Three Americans found dead from carbon monoxide poisoning at Mexico City Airbnb, official says
A day after the bodies of a couple were found in a Mexican hotel room in the early morning hours of May 5, police and medical officials confirmed that there were two Americans who died from carbon monoxide poisoning and that two other guests in the rooms were also killed.
The victims’ names were being withheld pending the notification of family members.
A statement from Mexico City’s Office of Urban Planning, however, said that according to preliminary results of toxicology tests, the victims were “most likely” carbon monoxide poisoning victims. The office said that their cause of death was confirmed by toxicology results, but that it was not conclusive.
The bodies were found in a room near the lobby of the hotel, in a residential neighborhood, by police investigating how the hotel staff got the rooms to be used as illegal apartment units.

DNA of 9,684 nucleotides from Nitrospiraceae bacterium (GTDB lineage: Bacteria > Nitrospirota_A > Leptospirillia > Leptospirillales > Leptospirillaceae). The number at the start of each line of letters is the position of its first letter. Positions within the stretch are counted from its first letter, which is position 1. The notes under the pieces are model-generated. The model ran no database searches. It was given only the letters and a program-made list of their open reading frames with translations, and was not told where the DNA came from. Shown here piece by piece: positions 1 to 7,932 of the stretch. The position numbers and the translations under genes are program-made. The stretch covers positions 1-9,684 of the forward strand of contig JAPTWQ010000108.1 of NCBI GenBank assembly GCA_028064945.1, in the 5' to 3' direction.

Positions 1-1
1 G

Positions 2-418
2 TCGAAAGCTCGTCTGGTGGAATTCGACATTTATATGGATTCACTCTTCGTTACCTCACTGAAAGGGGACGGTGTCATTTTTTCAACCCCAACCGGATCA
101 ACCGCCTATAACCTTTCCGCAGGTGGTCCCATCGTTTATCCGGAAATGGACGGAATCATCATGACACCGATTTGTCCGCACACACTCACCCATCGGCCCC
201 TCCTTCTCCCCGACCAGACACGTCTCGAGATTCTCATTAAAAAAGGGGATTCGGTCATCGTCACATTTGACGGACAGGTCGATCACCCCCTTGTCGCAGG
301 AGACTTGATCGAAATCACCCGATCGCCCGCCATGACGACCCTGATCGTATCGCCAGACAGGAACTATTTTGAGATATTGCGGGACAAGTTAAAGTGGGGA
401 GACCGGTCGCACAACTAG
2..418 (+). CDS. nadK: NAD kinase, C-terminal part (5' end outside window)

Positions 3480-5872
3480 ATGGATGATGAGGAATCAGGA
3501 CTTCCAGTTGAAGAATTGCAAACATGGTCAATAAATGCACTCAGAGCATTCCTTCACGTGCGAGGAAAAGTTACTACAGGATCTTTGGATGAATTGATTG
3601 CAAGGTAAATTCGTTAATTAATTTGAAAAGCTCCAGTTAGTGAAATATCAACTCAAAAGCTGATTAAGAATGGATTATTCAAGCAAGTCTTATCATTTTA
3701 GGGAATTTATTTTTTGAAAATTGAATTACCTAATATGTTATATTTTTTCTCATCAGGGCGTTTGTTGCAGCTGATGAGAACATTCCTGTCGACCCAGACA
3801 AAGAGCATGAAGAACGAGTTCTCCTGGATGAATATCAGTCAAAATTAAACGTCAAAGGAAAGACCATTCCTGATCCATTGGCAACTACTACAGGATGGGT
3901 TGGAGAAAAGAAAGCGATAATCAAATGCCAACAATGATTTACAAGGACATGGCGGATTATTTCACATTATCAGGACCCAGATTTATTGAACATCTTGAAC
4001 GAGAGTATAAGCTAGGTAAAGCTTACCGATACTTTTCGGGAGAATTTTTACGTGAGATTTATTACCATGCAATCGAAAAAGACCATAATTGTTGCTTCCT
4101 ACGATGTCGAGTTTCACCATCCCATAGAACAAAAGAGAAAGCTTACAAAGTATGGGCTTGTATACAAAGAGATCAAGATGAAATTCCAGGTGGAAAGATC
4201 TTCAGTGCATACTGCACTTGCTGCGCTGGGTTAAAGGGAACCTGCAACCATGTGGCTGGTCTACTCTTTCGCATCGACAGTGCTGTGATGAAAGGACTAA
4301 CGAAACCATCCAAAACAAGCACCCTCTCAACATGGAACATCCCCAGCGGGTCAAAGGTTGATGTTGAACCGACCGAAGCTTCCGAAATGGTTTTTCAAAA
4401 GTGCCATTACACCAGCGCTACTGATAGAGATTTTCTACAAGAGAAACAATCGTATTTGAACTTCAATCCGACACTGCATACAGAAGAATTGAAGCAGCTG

The victims’ next of kin have been notified but their identities will not be released until the officials have analyzed the bodies.
After the hotel opened, the rooms were rented out to tourists and vacationers.
A spokesman for the property owner said the owners did not know that the tourists were staying in the rooms the day before the dead bodies were found.
The hotel is located in the neighborhood known as Roma and was built in the 1990s.